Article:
Stunningly rendered in the spirit of Pasternak’s original—resurrecting his style, rhythms, voicings, and tone—and including an introduction, textual annotations, and a translators’ note, this edition of Doctor Zhivago is destined to become the definitive English translation of our time.

... Read more

Customer Reviews (1)

5-0 out of 5 stars A new translation brings new life to one of the 20th century's great literary events.
Boris Pasternak's most famous novel, and the source for one of the biggest (both in box office and scope) films in cinematic history, arrives in stores once again, translated for the 21st century.As already noted by the product description, "Doctor Zhivago" was an international sensation on its initial publication in 1957 - smuggled out of the Soviet Union and published first in Italy due to the censorship of the Communist government, it was rapidly translated into English (and other languages).Max Hayward's work was of good quality, particularly given the time constraints under which he laboured - good enough to make the novel a bestseller and probably the most famous work of Russian literature published in the 20th century.It earned its author the Nobel Prize in Literature, though political considerations interfered even then to block his acceptance.

Nevertheless, the theory and practice of translation has evolved considerably in the last half-century (and probably will continue to); works are continually retranslated, sometimes with minor variations in style, sometimes with bigger ones.Now comes the turn of "Doctor Zhivago".And as any fan of Russian literature could tell you, there could be no better team on hand to handle it than Richard Pevear and Larissa Volokhonsky.This husband-and-wife team has become the gold standard in Russian-to-English translation over the last quarter century, having produced a truly astonishing volume of work:the major works of Dostoevsky, Count Tolstoy, Bulgakov, Gogol, and Chekhov (Pevear has also translated Dumas' "The Three Musketeers" from French by himself, I guess for a change of pace).Now they've turned their hand to Pasternak's magnum opus.The resulting translation is up to their usual standards.

One won't get too far into story summary, given how famous this is, but in brief it is a semi-autobiographical account by the author of the tumultuous history of Russia in the early 20th century.Beginning with the fall of the Tsarist despotism, the brief and doomed interlude of attempted democracy under Kerensky, and the assumption of power by the Bolsheviks, with ensuing civil war, we follow Dr. Yuri Zhivago.Something of an idealist, like Pasternak (or Pasternak's self image, anywyay), Zhivago struggles with his love for Lara, and the conflict it creates with his family.That's the part everybody remembers, anyway, almost invariably.David Lean's famous film, as big as it was, could only tell a condensed version of Pasternak's story, which is larger still on the page; but that is true with all the great novels.Pasternak weaves an epic account of one of the greatest political earthquakes in history, which claimed millions of lives, and is comparatively little-remembered in the contemporary West.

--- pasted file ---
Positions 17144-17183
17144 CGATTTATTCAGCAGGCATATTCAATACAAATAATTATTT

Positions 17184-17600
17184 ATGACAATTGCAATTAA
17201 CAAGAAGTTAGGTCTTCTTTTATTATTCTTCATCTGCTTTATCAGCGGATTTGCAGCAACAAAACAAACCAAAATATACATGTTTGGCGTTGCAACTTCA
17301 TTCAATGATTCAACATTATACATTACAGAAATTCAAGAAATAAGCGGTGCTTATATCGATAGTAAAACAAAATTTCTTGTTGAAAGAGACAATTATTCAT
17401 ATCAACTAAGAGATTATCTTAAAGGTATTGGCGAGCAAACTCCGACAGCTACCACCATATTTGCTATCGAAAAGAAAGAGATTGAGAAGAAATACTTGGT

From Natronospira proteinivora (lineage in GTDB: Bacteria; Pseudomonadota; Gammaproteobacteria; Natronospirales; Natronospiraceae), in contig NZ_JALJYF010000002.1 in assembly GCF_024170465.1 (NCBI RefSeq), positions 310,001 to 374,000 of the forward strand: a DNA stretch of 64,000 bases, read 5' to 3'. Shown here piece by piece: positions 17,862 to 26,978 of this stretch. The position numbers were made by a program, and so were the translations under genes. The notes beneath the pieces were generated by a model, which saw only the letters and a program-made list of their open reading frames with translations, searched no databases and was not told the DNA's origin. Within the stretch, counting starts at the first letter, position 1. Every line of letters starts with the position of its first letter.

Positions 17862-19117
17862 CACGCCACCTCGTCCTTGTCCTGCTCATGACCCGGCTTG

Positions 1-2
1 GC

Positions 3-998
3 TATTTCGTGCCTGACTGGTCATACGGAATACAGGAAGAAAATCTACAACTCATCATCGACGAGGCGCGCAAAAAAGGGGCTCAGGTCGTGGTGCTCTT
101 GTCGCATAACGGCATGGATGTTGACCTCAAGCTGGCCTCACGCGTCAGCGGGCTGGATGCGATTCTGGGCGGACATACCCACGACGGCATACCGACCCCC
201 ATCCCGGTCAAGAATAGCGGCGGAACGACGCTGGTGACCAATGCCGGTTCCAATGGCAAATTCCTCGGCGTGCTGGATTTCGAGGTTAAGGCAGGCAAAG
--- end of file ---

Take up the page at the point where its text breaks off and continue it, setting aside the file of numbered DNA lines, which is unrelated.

Recommended.And one hopes that Pevear and Volokhonsky can make time for Sholokhov. ... Read more

11. Boris Pasternak: A Literary Biography (Volume 2)
by Christopher Barnes
Paperback: 512 Pages (2004-02-12)
list price: US$80.00 -- used & new: US$70.00
(price subject to change: see help)
Asin: 0521520738
Canada | United Kingdom | Germany | France | Japan
Editorial Review

Product Description
This is the long-awaited concluding volume of Christopher Barnes's acclaimed biography of the Russian poet and prose writer, Boris Pasternak. Barnes discusses Pasternak's relations with the Communist régime and the literary establishment, his original writing, and the controversies surrounding the publication of Dr. Zhivago and the award of the Nobel Prize for Literature. ... Read more

12. Letters: Summer 1926 (New York Review Books Classics)
by Marina Tsvetayeva, Rainer Maria Rilke, Boris Leonidovich Pasternak, Susan Sontag
Paperback: 408 Pages (2001-09-01)
list price: US$19.95 -- used & new: US$10.90
(price subject to change: see help)
Asin: 0940322714
Average Customer Review: 3.5 out of 5 stars
Canada | United Kingdom | Germany | France | Japan
Editorial Review

Product Description
The summer of 1926 was a time of trouble and uncertainty for each of the three poets whose correspondence is collected in this moving volume. Marina Tsvetayeva was living in exile in France and struggling to get by. Boris Pasternak was in Moscow, trying to come to terms with the new Bolshevik regime. Rainer Maria Rilke, in Switzerland, was dying. Though hardly known to each other, they began to correspond, exchanging a series of searching letters in which every aspect of life and work is discussed with extraordinary intensity and passion. "An extraordinary correspondence.... Makes us weep for what seems a vanished golden age of European culture." -- John Bayley ... Read more

Customer Reviews (3)

1-0 out of 5 stars these letters should have been kept private
here we have three great poets. sounds inviting, interesting, wonderful. instead boris writes like an infatuated 14 year old. marina is often hysterical. their ego's are so soft, constant reassurance seems to be the name of the game. a polite letter from a bored rilke has marina and boris delirious with happiness, too excited to sleep, pouring over every 'the' and 'and', looking, searching for 'deeper meaning.' if this book is read as letters by three unknowns, i doubt it would be published. boris is a cad. after one letter stating undying love for marina, he wishes to leave his wife, leave his child, pack his suitcase and live happily ever after with an also married marina. i guess their life partners are expendable when it comes to poetry, or, more like it, the rich and pathetic fantasy world of boris and marina. this is one of the most uninteresting books i have read. my advice - stick to the poetry and avoid these sickly sweet letters.